A: But you know what? I really, really liked the set design and the costumes. Those things felt really accurate to the time period.

S: Especially for an independent film like this it was pretty well done.

A: Not once did I ever think the film didn’t look like it took place in the 1960’s. It was all pretty credible looking. The movie also had a relatively strong supporting cast with Gandolfini…Brad Garrett shows up briefly as a potential band manager…

S: I’ve seen the actress who plays Doug’s mom in a lot of TV shows in guest roles. I thought she did a good job here.

A: And Christopher McDonald (Shooter McGavin!) pops up as Grace’s rich father.

S: You know…James Gandolfini plays James Gandolfini really. Actually, I should say he plays Tony Soprano really well.

A: I actually disagree with you here! I think this is best I’ve seen from Gandolfini in a long time because he DOESN’T play Tony Soprano.

S: Oh I think he plays Tony Soprano for sure.

A: Well I think he doesn’t…

S: It’s a derivative of Tony Soprano.

A: Well you’re going to see Tony Soprano in this role because it’s James Gandolfini. Tony Soprano was such an iconic role that it’s become the kind of role that’s tough to separate the actor from that character now. But things like Gandolfini running to a car as Doug is leaving to move across the country and giving him some money, or that heart-to-heart dinner scene between the two of them?

S: Okay, yeah, I’ll give you those. He had a couple of scenes. But when he’s angry at Doug and threatening that they’re gonna come to blows? That’s what I mean.

A: But that’s also just who Gandolfini is, and that’s what I mean by it’s tough to separate the actor from his most famous character. That happens with stars sometimes.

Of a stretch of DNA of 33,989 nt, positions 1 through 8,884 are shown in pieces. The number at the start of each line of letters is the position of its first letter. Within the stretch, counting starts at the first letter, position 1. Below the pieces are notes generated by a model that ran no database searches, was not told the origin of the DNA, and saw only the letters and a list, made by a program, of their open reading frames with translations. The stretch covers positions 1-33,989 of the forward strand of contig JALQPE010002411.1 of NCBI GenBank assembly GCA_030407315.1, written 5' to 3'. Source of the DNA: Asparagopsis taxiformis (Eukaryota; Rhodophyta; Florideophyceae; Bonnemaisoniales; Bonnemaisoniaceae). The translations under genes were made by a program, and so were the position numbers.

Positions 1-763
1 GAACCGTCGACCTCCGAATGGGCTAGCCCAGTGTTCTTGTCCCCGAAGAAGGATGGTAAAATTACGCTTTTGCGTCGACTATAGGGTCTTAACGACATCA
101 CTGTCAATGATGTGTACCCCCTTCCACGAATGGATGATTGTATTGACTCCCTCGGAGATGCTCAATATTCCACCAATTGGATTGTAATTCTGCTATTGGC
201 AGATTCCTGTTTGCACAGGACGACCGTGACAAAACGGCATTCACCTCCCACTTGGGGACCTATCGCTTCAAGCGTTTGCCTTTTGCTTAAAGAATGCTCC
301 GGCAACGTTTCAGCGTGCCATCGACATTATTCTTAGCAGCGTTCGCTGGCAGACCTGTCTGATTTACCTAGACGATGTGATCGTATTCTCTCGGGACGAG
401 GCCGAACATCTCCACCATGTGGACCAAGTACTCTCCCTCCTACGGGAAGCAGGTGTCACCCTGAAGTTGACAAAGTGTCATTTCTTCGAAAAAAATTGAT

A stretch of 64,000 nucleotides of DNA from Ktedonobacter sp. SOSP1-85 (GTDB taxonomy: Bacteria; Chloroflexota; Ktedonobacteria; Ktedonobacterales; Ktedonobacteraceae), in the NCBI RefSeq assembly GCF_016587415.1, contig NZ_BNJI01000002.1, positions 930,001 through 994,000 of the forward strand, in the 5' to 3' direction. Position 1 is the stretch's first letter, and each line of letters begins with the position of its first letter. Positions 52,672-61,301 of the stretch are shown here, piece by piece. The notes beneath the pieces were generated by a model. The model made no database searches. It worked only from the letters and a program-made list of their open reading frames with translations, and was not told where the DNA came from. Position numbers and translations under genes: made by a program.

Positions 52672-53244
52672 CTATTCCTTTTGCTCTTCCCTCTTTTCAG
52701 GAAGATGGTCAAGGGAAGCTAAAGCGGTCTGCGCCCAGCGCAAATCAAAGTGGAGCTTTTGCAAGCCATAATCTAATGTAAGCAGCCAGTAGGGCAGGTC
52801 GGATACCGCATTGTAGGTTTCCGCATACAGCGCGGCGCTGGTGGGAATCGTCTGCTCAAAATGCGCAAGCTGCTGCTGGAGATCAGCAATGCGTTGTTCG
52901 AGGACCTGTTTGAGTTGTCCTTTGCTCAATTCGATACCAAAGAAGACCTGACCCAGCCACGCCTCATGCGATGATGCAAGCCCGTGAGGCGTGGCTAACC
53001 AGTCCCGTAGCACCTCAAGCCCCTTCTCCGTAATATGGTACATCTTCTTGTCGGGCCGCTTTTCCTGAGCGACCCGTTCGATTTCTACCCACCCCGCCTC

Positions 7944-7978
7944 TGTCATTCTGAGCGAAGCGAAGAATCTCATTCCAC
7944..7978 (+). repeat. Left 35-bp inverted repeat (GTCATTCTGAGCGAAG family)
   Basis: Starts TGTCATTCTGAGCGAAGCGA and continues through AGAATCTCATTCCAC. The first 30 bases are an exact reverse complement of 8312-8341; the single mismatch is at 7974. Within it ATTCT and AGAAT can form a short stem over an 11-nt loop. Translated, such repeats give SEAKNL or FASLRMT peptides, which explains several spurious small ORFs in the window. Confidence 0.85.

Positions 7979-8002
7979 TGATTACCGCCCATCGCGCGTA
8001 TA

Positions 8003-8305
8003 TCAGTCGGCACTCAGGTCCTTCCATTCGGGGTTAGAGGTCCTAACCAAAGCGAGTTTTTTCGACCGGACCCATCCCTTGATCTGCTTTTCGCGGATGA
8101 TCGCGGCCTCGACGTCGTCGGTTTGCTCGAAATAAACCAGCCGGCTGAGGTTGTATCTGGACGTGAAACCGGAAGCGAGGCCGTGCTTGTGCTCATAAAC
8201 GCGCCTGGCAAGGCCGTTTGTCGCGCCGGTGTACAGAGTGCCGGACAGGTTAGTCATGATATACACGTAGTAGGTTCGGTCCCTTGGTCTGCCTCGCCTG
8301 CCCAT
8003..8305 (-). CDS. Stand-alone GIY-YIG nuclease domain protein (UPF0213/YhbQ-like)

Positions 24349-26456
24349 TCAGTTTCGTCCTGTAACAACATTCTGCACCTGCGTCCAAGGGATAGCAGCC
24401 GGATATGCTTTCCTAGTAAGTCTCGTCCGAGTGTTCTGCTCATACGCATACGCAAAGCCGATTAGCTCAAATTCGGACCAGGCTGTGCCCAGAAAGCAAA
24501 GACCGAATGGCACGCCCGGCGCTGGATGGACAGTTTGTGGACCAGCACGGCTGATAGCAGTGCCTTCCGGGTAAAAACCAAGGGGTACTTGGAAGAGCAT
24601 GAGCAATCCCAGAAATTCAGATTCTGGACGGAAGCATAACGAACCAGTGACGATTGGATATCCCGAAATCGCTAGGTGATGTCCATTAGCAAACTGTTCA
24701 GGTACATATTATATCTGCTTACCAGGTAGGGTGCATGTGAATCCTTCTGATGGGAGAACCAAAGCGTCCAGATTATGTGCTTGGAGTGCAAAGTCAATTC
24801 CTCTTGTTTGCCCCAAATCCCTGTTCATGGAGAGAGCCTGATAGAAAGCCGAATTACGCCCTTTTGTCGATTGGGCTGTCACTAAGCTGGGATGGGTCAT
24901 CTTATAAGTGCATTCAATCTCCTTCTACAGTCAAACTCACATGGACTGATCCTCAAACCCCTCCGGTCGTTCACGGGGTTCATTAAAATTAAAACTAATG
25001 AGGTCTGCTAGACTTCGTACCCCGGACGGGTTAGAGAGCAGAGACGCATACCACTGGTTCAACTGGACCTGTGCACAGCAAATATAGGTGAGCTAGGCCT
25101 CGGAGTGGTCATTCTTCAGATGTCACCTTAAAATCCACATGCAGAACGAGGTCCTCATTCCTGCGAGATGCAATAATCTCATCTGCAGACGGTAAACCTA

Okay, so overall I enjoyed Not Fade Away, and I was never bored until the very end.

S: Oh yeah, I was definitely bored by the end.

A: For the most part I was just enjoying the music and watching the dynamics, like we’ve been saying. I was curious to see where the movie was going to go. But it does meander at times, the pacing is a little off…but in general I liked the cast even if they weren’t always the strongest.

I can’t say that David Cross directed it really well, per se, but he didn’t direct it poorly.

S: It didn’t impress me very much.

A: I wouldn’t shout from the rooftops to go see this movie…

S: And I wouldn’t say it in a casual conversation either.

A: But if you’re from that generation? If you’re a baby boomer? Then I might suggest going to check it out because you might some more enjoyment out of it than we did.

S: And if you like music from that era, it’s a pretty neat look at bands and music from that time period. Wouldn’t say to go see it in theatres, necessariliy, but…

FINAL VERDICT: Netflix it!

(Individual Scores - S: 2.5/5  A: 2.5/5)

Photo Courtesy: JoBlo